“Memory of the Day of Confirmation.” Those German words are written in ornate lettering across a beautiful certificate commemorating the confirmation of Karl (we know him as Carl) Hanneman on June 11, 1916. The roughly 11×17 inch document, found among the papers and photographs of David D. Hanneman, is remarkably well preserved and speaks to a time before Carl’s conversion to Catholicism. The certificate is written entirely in German and reads:
“Karl Hanneman received instruction in the Word of God on 11 June 1916 in the First Moravian Church, Grand Rapids, Wis.” At the bottom of the certificate it reads: Gottes Furcht is aller Weisheit Anfang, which roughly means “All Wisdom Begins with Fear of God.” The document was signed by the Rev C.A. Meilicke.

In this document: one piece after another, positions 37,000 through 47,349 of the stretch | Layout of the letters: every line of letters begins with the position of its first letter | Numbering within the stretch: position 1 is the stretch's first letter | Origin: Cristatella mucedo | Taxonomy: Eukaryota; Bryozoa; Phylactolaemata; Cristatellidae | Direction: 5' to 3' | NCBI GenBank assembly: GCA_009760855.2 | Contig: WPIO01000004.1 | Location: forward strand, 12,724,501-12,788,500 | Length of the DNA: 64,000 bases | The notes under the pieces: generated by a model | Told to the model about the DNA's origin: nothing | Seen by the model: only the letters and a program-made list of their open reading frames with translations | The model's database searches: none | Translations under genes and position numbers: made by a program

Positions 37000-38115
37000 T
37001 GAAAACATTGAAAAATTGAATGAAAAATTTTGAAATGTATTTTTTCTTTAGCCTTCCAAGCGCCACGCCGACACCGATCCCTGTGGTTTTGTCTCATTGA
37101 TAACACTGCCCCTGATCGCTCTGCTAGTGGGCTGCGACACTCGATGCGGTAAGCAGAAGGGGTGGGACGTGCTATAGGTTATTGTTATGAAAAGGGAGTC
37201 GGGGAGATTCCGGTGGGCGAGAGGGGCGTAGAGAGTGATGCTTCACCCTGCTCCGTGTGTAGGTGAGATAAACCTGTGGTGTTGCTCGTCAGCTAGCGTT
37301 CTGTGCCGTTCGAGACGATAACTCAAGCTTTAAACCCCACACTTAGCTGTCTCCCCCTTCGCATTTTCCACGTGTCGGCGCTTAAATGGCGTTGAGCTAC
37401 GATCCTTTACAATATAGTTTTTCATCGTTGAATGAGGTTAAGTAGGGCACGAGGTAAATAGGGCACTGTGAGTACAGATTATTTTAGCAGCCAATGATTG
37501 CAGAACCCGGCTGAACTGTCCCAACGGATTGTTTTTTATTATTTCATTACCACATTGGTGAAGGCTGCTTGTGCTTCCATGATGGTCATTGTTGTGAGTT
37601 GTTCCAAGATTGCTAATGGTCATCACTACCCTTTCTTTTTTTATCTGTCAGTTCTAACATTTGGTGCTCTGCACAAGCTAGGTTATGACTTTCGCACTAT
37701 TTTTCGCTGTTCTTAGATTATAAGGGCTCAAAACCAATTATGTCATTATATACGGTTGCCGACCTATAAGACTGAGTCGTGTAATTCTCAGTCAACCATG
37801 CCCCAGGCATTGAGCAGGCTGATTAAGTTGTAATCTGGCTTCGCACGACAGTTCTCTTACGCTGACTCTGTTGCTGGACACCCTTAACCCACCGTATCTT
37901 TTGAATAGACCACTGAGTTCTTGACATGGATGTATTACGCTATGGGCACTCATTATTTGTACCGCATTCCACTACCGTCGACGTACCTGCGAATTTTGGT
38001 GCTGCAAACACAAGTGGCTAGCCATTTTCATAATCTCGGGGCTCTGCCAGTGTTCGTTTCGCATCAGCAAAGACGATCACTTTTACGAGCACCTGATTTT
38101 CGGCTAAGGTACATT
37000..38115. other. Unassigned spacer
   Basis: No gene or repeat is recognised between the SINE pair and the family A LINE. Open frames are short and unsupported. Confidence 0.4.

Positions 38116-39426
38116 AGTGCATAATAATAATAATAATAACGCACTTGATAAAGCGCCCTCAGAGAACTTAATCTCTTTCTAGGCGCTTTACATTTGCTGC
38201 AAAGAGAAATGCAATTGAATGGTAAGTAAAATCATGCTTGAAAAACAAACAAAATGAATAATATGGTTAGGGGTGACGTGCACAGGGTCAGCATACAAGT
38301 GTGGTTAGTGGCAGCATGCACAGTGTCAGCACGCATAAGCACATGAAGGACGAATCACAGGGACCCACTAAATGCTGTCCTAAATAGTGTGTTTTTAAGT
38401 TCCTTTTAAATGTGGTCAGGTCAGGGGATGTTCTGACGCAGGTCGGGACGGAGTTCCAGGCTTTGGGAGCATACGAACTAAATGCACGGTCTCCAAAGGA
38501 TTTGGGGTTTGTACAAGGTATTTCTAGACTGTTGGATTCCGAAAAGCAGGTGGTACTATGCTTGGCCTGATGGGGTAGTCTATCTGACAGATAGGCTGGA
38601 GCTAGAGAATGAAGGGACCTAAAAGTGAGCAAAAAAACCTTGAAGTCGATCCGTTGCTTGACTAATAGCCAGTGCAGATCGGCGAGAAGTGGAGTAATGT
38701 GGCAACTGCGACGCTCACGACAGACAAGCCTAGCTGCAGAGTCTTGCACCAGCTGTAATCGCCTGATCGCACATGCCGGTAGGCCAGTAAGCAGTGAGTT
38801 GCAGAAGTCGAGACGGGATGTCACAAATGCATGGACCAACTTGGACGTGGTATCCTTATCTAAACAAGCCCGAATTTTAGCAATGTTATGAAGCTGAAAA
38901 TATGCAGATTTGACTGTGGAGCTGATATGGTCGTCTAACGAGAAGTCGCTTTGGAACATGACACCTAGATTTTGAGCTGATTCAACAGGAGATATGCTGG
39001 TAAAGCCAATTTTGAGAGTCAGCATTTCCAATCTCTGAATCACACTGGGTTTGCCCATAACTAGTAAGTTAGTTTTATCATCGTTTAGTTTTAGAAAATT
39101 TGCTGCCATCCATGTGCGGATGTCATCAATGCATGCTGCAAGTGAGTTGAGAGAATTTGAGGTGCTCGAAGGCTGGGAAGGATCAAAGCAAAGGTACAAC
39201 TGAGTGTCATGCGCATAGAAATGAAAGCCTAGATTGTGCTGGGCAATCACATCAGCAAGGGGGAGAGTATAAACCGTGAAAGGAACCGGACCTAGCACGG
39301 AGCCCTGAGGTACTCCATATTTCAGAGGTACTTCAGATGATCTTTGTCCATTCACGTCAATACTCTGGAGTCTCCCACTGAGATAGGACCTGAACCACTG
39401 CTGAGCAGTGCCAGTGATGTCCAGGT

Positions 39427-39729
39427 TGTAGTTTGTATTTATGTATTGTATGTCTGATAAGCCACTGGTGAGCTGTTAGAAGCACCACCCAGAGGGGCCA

We know Carl’s father, Charles Hanneman, was raised as a Lutheran, as were most of the Hannemans. The marriage certificate for Charles and Rosine Hanneman (nee: Ostermann) only says their wedding was a “Divine Service” and does not indicate a church. In 1907, Charles and Rosine and their four sons joined the First Moravian Church of Wisconsin Rapids, a congregation of some 450 people in a brick church on First Avenue South.
The Moravian Church is one of the oldest Protestant denominations and traces its roots to the 1450s in Bohemia and Moravia. The area is now part of the modern day Czech Republic. It is possible the family’s connection to the Moravian Church came from Rosine (Ostermann) Hanneman, whose father emigrated from Saxony in what is now eastern Germany.
Carl and Ruby Hanneman were both converts to Catholicism, but we’ll save those stories for another entry.
©2014 The Hanneman Archive